The Republic of Consciousness Prize 2019

This year’s Man Booker Prize for Fiction didn’t longlist a single small press. Can it be that no small press published a novel good enough to make their top thirteen?

The Republic of Consciousness Prize for Small Presses 2019 celebrates small presses, representing the best of inclusive and innovative fiction.

Dive into exclusive extracts of the thirteen longlisted works, including a Turing-inspired novel, high-profile names such as Gabriel Josipovici and Daša Drndić, exciting debuts about a magic-realist 1970s communist Romania, and the first Latvian novel you've ever read.

About the author

The Republic of Consciousness Prize for Small Presses rewards the best fiction published by publishers with fewer than 5 full-time employees, yearly. The program is newly sponsored this year by the University of East Anglia and The Times Literary Supplement, with support from Arts Council England.

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Why We Like It

  • The prize celebrates small presses.
  • "Inclusive and intriguing" longlist - The Bookseller
  • “Hard-core literary fiction, and gorgeous prose” - TLS
  • There are longlisted novels in English, Portuguese, Croatian, French, and Latvian

The Republic of Consciousness

The Republic of Consciousness Prize for Small Presses rewards the best fiction published by publishers with fewer than 5 full-time employees, yearly. The program is newly sponsored this year by the University of East Anglia and The Times Literary Supplement, with support from Arts Council England.

The effort was created by author Neil Griffiths in 2016 to honour “brave and bold literary fiction” produced by independent houses from the UK and Ireland, and in addition to splitting prize money between writers and their publishers, it also works to be publisher-friendly by “charging no entry fees, paying for travel to prize events and splitting our prize money (£12,500) between author and publisher.”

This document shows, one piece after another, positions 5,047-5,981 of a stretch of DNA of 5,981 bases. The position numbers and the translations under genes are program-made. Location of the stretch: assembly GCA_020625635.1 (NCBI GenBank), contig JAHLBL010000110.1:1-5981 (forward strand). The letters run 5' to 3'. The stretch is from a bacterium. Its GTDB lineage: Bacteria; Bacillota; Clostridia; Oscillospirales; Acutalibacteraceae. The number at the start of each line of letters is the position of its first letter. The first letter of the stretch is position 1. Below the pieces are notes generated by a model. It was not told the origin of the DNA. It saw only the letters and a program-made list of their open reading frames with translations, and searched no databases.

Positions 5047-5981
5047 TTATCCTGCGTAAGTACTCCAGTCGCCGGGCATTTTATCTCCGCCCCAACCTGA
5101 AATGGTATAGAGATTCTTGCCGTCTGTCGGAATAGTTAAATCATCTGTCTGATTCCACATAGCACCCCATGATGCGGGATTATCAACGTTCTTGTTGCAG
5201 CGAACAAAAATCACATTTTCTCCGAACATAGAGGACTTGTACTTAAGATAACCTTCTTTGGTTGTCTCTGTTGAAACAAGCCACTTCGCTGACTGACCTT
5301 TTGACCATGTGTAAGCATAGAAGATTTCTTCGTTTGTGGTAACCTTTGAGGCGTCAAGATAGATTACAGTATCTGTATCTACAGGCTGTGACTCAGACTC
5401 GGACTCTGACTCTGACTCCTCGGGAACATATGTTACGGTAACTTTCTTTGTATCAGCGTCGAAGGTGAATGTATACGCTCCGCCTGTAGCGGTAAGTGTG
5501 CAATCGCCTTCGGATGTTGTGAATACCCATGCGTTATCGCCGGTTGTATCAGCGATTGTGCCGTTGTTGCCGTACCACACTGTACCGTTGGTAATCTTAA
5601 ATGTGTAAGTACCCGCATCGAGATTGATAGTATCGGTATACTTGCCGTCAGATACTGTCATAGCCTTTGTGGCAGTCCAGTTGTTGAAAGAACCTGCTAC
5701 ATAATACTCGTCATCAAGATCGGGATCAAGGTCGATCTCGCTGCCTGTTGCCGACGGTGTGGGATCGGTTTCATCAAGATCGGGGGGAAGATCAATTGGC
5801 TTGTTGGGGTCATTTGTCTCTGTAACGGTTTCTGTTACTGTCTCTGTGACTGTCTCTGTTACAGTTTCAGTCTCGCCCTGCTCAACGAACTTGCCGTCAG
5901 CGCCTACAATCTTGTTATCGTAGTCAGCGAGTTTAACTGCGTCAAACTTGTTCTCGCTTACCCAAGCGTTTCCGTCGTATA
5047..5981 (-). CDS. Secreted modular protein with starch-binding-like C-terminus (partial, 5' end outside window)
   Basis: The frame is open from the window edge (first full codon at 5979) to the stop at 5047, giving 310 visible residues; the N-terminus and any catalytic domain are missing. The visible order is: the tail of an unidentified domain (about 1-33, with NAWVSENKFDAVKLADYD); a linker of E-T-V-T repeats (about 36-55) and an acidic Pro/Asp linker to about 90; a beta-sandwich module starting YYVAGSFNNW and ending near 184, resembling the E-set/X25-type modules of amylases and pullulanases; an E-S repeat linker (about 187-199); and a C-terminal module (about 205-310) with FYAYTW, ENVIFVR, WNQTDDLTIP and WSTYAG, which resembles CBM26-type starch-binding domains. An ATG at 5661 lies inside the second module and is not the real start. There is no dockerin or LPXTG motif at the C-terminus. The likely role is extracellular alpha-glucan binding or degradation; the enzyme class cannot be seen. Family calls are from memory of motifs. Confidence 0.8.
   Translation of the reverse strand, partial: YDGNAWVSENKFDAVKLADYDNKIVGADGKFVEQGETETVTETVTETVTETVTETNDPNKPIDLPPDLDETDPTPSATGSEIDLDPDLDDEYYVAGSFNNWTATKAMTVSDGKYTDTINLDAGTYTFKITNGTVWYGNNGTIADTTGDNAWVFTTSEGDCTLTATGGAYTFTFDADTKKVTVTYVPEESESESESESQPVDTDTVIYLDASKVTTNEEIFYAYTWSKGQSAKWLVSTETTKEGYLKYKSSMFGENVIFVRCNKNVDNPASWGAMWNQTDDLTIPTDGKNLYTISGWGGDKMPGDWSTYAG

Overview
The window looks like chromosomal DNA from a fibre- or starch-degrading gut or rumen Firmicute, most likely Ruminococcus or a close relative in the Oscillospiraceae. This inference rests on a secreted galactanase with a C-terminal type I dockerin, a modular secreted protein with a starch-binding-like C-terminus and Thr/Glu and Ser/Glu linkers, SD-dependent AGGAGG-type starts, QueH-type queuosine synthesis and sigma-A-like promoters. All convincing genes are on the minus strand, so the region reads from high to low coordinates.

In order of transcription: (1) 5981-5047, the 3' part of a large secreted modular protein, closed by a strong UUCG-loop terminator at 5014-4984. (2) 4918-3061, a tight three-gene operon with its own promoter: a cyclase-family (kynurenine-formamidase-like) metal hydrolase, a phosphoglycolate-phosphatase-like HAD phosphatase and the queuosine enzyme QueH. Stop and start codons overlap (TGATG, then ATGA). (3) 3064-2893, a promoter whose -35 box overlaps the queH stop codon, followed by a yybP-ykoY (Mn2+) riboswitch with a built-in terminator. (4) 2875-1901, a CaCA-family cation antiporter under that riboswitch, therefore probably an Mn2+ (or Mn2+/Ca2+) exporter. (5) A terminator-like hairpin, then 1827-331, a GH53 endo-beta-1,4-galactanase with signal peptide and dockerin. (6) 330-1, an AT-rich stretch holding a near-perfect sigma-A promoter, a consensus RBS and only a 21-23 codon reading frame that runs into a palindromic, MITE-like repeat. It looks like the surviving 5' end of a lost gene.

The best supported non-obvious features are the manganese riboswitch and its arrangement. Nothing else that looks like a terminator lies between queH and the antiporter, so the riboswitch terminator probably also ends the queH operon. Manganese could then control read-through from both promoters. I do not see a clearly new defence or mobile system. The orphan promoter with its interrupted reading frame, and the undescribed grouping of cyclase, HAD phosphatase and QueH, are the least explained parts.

The Longlist - (see The Times Literary Supplement for full details)

The Cemetery in Barnes by Gabriel Josipovici (Carcanet)

Gabriel Josipovici has been writing short, modernist-inflected novels for a long time. This beautifully patterned work, both playful and serious, reminds us that he is one of our great writers. To be as elegant and clever as this without ever being cold is a rare skill.

Murmur by Will Eaves (CB Editions)

Along with Galley Beggar Press, Charles Boyle’s CB Editions is now the only press to have appeared on all three Republic of Consciousness longlists. Murmur is a marvel. Will Eaves has conceived an avatar for Alan Turing and then conjured up his dream world to muse on what versions of ourselves we are building in the twenty-first century – musical, stimulating and moving.

Resistance by Julián Fuks, translated by Daniel Hahn (Charco Press)

Resistance, which has already won major prizes in Brazil, Portugal and Germany, marks the English-language debut of a writer who seems immediately important. Born in Brazil to Argentine parents, Julián Fuks engages with his own family history to write about the Argentine military dictatorship of the 1970s. It has been rendered into hypnotic English prose by the ever-reliable Daniel Hahn.

Bottled Goods by Sophie van Llewyn (Fairlight Books)

This time last year, Fairlight Books announced its arrival on the small press scene with the beautifully designed Fairlight Moderns. Its first submission is Bottled Goods: a wholly successful attempt at creating novel(la)-length flash fiction. An assured debut which is part-absurdist, part-thriller, part-social realism. If you’re looking for intrigue, psychological depth and the darkly comic in a book that can be read in one hour, this is for you.

Lucia by Alex Pheby (Galley Beggar Press)

In his review for the Guardian, Ian Sansom wrote “Pheby is a writer possessed of unusual – indeed, extraordinary – powers”. Lucia Joyce, the daughter of James, is not a new subject for fiction. What is new here, and startlingly so, is how Pheby decides to tells her story. Psychological cruelty has rarely been rendered by such a cool hand. In this novel nothing is real; everything is real. Biographical fiction at its most honest.